Israel’s eVigilo is implementing technology that will provide Europeans with early warnings of tsunamis and other natural disasters.
The company has developed technology that lets governments and safety authorities keep in touch with people in areas where public safety is at risk. It’s already being used in Chile to warn residents of tsunami threats, and in Israel, where the eVigilo technology warns of missile attacks, among other things. Now, eVigilo will be integrating its Alert and Distribution Center with the European Union’s Global Disaster Alert and Coordination System to send automatic messages to residents of areas where an emergency is developing, using numerous technologies – including IP over fixed and mobile networks, cell broadcast channels, TV, radio, sirens, billboards and pagers.
Smartphone apps are a big part of the eVigilo system. Apps will allow authorities to send messages to people in danger zones, and the geolocation features of smartphones will enable authorities to ensure that everyone is properly evacuated from the area.
The warning system can be used in a variety of ways, in line with specific safety threats. The first to be set up will warn residents of coastal areas of tsunamis. A test of that system will be conducted in Setubal, Portugal, 50 kilometers south of Lisbon, in collaboration with local authorities. Residents will be sent messages, and an emergency warning broadcast system will instruct them on evacuation procedures.
eVigilo’s technology is already operational in Chile, where authorities use it to alert residents of earthquakes and tsunamis, and in Israel, where eVigilo is the company behind the Defense Ministry’s program to issue missile warnings via cell phone calls and texts. The program is the first in the world to use the cell network to broadcast emergency mass notifications in the event of a missile attack. The program is set to be implemented fully in the coming year, and several practice drills have already been conducted, with the results drawing compliments from top defense officials.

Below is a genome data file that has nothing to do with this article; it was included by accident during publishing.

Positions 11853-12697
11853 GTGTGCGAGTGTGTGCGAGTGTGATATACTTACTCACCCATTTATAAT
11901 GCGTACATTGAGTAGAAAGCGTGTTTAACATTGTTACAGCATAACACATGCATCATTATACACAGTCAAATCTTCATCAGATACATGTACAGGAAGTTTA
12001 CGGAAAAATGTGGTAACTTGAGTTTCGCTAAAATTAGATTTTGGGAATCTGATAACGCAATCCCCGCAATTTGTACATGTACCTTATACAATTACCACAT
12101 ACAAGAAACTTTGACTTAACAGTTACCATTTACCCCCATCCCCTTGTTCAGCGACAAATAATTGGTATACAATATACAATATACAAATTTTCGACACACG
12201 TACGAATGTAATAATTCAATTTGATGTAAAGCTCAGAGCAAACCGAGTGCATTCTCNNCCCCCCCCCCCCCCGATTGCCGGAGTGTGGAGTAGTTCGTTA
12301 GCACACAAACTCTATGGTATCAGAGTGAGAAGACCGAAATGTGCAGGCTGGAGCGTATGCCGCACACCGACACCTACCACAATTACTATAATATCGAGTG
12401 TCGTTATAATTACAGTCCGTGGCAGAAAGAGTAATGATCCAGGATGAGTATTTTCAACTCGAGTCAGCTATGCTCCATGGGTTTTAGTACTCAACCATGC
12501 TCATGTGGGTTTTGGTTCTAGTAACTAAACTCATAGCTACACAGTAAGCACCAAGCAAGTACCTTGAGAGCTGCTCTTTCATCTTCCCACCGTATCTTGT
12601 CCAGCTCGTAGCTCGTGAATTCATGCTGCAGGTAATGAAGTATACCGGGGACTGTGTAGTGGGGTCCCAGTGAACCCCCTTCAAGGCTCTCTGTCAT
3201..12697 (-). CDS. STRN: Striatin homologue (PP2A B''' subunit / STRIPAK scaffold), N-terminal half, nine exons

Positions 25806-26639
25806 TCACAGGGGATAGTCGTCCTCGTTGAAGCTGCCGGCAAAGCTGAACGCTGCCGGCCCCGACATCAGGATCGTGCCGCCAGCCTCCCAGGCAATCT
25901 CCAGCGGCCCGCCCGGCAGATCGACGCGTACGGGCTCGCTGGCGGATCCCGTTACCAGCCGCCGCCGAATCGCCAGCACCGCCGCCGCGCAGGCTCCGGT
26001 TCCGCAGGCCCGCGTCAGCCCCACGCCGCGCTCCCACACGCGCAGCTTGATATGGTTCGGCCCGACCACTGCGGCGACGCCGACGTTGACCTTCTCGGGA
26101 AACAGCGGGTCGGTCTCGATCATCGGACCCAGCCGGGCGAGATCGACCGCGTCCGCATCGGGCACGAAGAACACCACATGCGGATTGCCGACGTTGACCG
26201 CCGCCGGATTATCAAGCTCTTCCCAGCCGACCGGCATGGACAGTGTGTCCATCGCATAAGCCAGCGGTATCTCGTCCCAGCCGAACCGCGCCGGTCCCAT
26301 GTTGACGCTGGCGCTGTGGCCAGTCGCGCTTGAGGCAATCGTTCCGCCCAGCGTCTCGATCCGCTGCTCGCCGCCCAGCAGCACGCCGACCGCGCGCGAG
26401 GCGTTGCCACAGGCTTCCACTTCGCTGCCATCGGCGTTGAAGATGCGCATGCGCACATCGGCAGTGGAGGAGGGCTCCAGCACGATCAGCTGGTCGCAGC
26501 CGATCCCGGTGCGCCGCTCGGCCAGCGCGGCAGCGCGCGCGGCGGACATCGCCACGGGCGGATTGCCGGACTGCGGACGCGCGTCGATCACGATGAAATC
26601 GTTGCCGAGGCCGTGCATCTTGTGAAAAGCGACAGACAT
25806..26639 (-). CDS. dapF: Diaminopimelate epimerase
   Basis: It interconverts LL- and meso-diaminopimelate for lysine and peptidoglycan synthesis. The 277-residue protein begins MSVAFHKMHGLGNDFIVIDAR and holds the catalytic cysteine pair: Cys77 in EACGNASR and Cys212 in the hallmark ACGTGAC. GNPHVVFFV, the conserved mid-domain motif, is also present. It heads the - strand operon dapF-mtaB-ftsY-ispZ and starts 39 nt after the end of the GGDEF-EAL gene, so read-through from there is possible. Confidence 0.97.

Besides the missile warning system, eVigilo recently introduced its City Alert system, which lets municipal authorities distribute information about emergencies like floods and fires, as well as messages about work being done to a water main. That program has already been implemented in several cities in Israel, including Hod Hasharon and Kfar Sava.
Commenting on the new arrangement with the EU agency, eVigilo CEO Guy Weiss said that the company “is thrilled to become proactive members in this joint research project and happy to contribute from our knowledge. We are confident that our practical experience in designing national tsunami alert and notification systems will contribute to this project and will serve as model for other countries.”